Survivors stories help us better educate and teach our children how to protect themselves, as well as making it harder for predators to operate.
I pray that our world will be a kinder and safer space for these stories to be told, and for those telling their stories now, I stand with you, and respect you pushing through the evil for the greater good.
Have you ever read a book you wish everyone would read, not just because it’s written well but because it’s gonna help save lives? That’s exactly how I feel aboutRid Of My Disgraceby Justin and Lindsey Holcomb. This book was crucial in my healing from sexual assault. The book has a wealth of knowledge, not only for survivors but for anyone who wants to help in the prevention, education, and support of sexual assault victims. I’m going to highlight some of my favorite parts of the book, and what was particularly helpful for me. But do yourself a favor and read this book.
“Disgrace destroys, causes pain, deforms, and wounds. It alienates and isolates.” “Grace is love that seeks you out even if you have nothing to give in return.” The book starts off with these two definitions and immediately I was hooked. Unlike the millions of the books I had read on this subject, I could tell this one was going toget to the heart of the issue and be a tool for real healing.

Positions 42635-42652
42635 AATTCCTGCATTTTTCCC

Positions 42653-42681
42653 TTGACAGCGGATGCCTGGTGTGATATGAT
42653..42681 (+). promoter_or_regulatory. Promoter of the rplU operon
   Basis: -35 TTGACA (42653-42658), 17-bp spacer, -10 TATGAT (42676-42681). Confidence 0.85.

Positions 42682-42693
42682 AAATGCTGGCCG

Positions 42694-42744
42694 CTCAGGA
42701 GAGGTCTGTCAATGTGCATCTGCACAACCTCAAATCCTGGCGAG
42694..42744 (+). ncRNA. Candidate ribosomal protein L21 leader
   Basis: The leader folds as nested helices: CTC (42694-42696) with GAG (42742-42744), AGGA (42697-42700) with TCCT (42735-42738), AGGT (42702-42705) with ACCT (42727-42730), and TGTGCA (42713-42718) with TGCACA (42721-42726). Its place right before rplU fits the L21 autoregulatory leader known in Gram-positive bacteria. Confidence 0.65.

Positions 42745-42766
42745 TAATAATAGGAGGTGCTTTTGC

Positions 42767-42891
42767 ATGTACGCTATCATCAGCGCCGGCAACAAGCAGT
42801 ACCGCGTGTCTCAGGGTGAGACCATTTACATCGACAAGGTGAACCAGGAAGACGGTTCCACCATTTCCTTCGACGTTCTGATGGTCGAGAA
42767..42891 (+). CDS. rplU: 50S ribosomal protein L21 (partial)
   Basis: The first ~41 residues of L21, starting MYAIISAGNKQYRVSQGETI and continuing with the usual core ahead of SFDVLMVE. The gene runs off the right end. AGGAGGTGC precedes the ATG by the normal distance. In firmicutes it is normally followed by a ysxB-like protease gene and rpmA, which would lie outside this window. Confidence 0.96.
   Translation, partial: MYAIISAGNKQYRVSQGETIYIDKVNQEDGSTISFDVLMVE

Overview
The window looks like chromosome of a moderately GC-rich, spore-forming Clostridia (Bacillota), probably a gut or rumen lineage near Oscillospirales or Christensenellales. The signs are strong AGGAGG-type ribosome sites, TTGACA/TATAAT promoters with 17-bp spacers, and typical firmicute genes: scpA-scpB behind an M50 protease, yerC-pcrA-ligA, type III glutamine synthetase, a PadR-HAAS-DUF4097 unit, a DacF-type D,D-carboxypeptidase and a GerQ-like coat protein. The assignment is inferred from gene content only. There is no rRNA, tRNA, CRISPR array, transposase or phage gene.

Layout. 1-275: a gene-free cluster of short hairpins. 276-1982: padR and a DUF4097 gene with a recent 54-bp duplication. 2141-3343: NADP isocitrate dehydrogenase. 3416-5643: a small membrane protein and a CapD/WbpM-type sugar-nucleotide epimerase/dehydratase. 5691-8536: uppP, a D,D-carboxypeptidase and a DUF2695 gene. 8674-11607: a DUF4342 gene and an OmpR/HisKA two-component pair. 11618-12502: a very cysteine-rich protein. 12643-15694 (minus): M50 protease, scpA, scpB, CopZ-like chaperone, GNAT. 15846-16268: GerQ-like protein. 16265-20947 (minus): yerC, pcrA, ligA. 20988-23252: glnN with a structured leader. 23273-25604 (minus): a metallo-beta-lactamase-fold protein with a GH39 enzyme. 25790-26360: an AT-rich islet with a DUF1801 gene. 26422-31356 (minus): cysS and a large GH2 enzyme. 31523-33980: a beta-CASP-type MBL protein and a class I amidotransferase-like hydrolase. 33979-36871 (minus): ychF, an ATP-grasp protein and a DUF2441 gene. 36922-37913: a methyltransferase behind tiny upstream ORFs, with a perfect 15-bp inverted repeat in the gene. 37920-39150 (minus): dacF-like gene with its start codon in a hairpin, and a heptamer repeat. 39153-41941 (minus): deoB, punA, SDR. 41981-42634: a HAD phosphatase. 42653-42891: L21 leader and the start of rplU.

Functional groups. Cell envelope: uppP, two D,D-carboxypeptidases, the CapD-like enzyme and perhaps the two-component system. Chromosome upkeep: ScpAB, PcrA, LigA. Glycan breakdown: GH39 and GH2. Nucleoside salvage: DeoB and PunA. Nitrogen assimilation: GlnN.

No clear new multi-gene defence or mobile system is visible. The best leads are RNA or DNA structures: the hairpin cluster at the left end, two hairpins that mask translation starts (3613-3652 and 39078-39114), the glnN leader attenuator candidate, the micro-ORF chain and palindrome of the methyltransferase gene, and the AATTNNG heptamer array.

The first part of the book really goes into detail defining what sexual assault is and the effects it has on the victim. One quote that really struck a chord with me was, “Many victims feel the effects of sexual assault but are isolated or confused because they believed a popular misconception of what sexual assault entails.” One of the ways I would cope with being a survivor was to minimize the traumas that happened to me, and this lengthy explanation helped me to fully understand and grieve the sins committed against me.
The last part of the book has survivors stories, which is such a powerful, helpful, and hard thing to hear, but it really made me feel less alone and more understood. The book ends on healing and handing over your wounds to Jesus, our healer. This book left me feeling so loved by God, and so hopeful for my future. I’ll end this with another beautiful truth from the book. “Grace re-creates what violence destroyed.”